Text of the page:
“One small step for a man, one giant leap for mankind.” (Apollo 11 Mission Commander Neil Armstrong, July 20, 1969)
“It’s amazing. I wonder what the press is like in those other places.” (Joe Biden, Monday.)
One of these things is not like the other, as the “Sesame Street” crowd is fond of saying.
Of course, there’s no guarantee this is what Biden actually said or meant to say. The White House transcripts of our current president are an inexact science, often filled with crossed-out words and curious elisions.
For instance, imagine being the official scorers for this episode of “What the Heck is Uncle Joe Saying?” from back in April:
Is everything okay?
— HARRISFAULKNER (@HARRISFAULKNER) April 29, 2022
The transcript on that occasion: “In addition to this supplemental funding, I’m also sending to Congress a comprehensive package of — that will enhance our underlying effort to
accommodate [hold accountable] the Russian oligarchs and make sure we take their — take their ill-begotten gains,” it read.
“Ha, we’re going to ‘accommodate’ them,” the transcript continues. “We’re going to seize their yachts, their luxury homes, and other ill-begotten gains of Putin’s kleptoc- — yeah — kleptocracy and klep- — the guys who are the kleptocracies. (Laughs.)”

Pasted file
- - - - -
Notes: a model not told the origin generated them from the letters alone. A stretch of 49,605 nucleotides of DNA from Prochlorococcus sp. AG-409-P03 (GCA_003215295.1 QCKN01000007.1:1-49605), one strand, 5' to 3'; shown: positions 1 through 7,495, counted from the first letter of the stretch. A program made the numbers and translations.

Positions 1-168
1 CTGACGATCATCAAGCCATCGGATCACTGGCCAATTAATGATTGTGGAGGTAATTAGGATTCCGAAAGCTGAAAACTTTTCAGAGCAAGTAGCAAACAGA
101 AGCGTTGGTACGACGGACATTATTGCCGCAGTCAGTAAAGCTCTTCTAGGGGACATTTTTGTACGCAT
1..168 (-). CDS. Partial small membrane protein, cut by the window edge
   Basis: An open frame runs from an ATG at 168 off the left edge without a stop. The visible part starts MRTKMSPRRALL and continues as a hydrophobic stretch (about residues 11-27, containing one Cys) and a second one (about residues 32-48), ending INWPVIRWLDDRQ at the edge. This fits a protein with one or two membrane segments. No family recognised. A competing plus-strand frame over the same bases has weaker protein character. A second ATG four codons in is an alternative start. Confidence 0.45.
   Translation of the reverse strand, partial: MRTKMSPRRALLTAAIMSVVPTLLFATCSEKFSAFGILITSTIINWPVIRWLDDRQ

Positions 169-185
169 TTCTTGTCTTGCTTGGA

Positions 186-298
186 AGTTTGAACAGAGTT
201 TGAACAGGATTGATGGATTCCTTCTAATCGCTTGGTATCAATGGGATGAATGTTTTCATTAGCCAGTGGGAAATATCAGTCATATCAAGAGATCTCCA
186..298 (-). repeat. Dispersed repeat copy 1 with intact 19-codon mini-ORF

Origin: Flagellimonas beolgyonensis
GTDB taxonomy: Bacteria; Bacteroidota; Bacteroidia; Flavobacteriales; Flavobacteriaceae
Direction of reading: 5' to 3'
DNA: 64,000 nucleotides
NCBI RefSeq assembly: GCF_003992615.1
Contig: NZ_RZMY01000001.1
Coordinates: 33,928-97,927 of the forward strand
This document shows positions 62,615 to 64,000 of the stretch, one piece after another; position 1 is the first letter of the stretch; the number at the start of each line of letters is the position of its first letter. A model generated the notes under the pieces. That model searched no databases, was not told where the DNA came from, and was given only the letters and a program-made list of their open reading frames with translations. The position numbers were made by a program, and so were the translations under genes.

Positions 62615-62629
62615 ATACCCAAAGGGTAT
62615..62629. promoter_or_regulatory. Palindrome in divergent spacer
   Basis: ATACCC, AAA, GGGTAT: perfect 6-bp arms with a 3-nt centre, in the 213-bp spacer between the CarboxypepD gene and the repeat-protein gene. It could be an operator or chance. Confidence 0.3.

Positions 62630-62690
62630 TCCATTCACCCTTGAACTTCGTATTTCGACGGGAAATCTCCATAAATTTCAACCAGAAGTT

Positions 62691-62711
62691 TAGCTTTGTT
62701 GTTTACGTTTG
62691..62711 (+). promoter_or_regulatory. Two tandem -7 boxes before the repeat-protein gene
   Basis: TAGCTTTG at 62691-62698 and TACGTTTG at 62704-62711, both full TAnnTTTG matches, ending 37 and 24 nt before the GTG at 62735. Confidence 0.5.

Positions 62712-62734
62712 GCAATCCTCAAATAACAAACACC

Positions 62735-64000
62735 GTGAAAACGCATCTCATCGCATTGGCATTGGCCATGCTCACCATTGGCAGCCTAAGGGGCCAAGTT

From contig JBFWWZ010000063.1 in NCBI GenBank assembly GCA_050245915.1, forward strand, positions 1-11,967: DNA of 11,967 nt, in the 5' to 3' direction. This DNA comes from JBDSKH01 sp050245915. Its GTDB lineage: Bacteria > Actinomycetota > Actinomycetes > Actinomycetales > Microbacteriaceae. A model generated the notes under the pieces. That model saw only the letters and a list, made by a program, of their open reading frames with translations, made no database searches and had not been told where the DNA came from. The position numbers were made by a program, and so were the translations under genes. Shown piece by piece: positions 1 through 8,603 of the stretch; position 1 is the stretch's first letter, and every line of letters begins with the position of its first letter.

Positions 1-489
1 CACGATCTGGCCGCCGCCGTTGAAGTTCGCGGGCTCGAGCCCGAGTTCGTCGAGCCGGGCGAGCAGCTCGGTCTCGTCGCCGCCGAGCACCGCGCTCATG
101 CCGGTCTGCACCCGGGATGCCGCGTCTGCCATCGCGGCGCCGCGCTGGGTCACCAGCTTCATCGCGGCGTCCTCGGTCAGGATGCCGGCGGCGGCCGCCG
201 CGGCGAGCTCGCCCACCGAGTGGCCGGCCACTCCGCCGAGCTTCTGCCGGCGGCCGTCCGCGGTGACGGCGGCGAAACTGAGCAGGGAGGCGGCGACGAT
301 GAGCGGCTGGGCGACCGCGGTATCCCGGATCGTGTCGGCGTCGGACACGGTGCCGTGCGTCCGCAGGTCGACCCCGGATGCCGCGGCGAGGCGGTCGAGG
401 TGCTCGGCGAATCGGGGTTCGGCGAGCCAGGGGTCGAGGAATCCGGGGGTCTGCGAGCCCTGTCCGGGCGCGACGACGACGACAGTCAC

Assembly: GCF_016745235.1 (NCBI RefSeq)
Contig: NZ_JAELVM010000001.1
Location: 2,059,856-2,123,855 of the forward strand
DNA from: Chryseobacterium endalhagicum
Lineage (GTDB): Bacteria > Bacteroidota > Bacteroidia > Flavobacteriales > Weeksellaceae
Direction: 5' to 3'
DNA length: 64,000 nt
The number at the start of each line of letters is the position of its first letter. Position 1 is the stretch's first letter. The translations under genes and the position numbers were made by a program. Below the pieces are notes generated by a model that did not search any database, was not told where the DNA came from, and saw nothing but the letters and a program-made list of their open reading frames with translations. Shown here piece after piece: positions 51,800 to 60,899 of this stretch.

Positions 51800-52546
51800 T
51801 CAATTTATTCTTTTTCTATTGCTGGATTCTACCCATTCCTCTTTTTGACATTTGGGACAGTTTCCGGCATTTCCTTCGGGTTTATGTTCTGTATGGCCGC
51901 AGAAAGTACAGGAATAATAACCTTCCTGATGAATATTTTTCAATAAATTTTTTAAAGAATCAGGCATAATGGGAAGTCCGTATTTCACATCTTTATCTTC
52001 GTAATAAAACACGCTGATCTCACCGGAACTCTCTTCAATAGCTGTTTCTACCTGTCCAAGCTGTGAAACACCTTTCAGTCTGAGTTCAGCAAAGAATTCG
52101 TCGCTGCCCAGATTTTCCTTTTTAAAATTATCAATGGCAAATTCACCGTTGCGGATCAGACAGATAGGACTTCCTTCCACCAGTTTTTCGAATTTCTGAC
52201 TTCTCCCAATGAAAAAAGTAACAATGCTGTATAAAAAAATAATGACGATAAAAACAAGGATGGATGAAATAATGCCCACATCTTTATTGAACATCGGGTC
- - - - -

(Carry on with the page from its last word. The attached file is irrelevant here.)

This is all very funny until it gets serious — and the fact these clips pop up so often this is practically a daily game show should worry every one of us. Joe Biden has already pledged to run for president in 2024. I’d personally like to hear him say the year “2024” three times fast before committing to the run, but whatever.
Perhaps Monday’s bit of mush-mouthedness wasn’t the most indecipherable of them all — even if I was the only one at TWJ who could understand it — but it was still more slurring and inscrutability for a man who can afford little of either when he’s two years away from trying to convince American voters to co-sign his leadership for another four years.
He has zero margin left for moments like these. There’s only so much of this game show we can take.
This article appeared originally on The Western Journal.
CORRECTION, July 13, 2022: We have corrected the year of Neil Armstrong’s quote from the Apollo 11 mission to 1969.